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The beauty of
plant architecture

Adapted photograph


Inspiration and composition

How can rice farming become more sustainable? Martina’s research revolves around finding varieties of rice that are more competitive against weeds, reducing the need for herbicide use to eliminate those weeds.

Martina looks for varieties of rice that are “bushy” enough to keep the weeds from overgrowing the fields in the first six weeks after seeding. This period was shown to be a crucial time window, largely determining how much rice a field would ultimately yield. In her experiments Martina took 344 separate rice varieties from all over the world, which were investigated for their competitiveness against weeds.


She traveled to the Philippines to grow and screen all the 344 varieties in the greenhouse. She went back a second time to plant a subset of the whole panel in the fields - the ones she predicted to be competitive.

Like starting a new artwork with unfamiliar materials, Martina started her project without prior knowledge. “I had no idea what a rice plant looked like. I knew rice on my plate, that’s it. What triggered me is that my research is very applied. I would go in the field and talk to farmers and saw that what I do would have a use for them. Within the first year I started to love my project. That feeling increased over time.”

To see how the rice canopy would develop, drone pictures were taken from above the field.

An experiment that sadly had to be abandoned prematurely because of the rising COVID-19

pandemic. Two years before in the greenhouse, Martina grew a single rice plant from each variety in individual pots and observed how

they developed as a reference. Pictures were taken regularly and fed through computer software that would use a certain script that filtered out the soil and pot, leaving just the green parts of the plant.


In ‘The beauty of plant architecture’, that script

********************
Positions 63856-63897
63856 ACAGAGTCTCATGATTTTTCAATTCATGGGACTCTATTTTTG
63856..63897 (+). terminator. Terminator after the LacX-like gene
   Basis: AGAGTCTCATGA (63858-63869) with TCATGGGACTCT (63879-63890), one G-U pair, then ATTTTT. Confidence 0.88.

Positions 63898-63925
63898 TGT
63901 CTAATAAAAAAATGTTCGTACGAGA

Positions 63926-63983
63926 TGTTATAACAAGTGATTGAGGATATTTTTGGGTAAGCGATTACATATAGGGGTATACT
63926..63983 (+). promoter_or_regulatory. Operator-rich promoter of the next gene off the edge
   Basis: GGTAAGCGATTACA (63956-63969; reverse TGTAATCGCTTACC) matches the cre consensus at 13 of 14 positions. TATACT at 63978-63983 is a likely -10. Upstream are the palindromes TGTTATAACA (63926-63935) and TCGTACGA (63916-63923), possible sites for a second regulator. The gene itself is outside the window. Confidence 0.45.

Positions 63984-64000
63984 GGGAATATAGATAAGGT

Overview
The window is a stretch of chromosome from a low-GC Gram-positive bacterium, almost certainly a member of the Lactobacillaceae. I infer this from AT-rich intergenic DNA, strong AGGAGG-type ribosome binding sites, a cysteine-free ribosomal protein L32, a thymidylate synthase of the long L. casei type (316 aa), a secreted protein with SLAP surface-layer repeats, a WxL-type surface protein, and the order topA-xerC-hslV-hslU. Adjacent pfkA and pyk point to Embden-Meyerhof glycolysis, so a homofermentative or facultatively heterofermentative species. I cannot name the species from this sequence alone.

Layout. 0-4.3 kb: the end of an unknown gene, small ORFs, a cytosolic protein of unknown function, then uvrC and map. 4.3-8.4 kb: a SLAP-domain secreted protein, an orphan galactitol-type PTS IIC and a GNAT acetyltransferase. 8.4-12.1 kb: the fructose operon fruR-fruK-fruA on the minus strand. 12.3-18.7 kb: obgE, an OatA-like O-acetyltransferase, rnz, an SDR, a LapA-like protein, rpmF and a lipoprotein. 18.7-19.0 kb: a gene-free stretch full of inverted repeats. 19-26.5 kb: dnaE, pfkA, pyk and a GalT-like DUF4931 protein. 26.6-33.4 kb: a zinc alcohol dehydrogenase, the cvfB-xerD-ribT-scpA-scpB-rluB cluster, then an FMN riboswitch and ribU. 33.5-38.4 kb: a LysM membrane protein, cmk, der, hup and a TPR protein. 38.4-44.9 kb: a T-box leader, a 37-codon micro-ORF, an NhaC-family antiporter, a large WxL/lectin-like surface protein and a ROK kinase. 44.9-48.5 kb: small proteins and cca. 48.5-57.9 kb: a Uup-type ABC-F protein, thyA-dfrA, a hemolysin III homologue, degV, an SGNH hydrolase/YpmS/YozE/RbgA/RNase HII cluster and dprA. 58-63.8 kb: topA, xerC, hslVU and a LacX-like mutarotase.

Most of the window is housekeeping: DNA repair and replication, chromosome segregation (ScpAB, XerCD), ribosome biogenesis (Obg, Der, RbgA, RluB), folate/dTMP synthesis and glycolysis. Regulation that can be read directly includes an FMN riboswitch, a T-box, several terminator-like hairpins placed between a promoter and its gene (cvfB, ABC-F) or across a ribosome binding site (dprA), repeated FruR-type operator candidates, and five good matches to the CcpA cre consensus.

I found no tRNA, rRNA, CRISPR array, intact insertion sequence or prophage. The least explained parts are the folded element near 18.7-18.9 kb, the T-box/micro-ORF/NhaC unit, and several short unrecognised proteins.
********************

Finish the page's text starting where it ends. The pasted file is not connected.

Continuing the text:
malfunctioned, leaving the outlines of the pot and the soil visible. Martina found appreciation in the result, an abstract picture that leaves room for interpretation. The piece is a reminder that we can find beauty within the imperfections of life. To be able to see through the incomplete or the ugliness.

“I think my project combines science and art in a beautiful way. It taught me to look at this staple food from a completely different perspective. Rice plants are beautiful architected individual plants. I saw how different they are and started recognizing tiny

differences. I discovered the beauty and aesthetics of basic plant architecture and I started to value the plants around us more."

The artist

About Martina Huber

Martina is an innovative artist and scientist focused on sustainable rice farming. She explores rice varieties that naturally suppress weeds, reducing herbicide use. Starting with no prior knowledge of rice plants, Martina studied 344 varieties from around the world.


Her work blends science and art, as seen when a software glitch turned drone images into abstract art, highlighting the beauty in imperfections. This piece, "The Beauty of Plant Architecture," symbolizes finding beauty in flaws. Through her research, Martina developed a deep appreciation for the unique aesthetics of rice plants and their subtle differences, encouraging a greater appreciation for the natural world.

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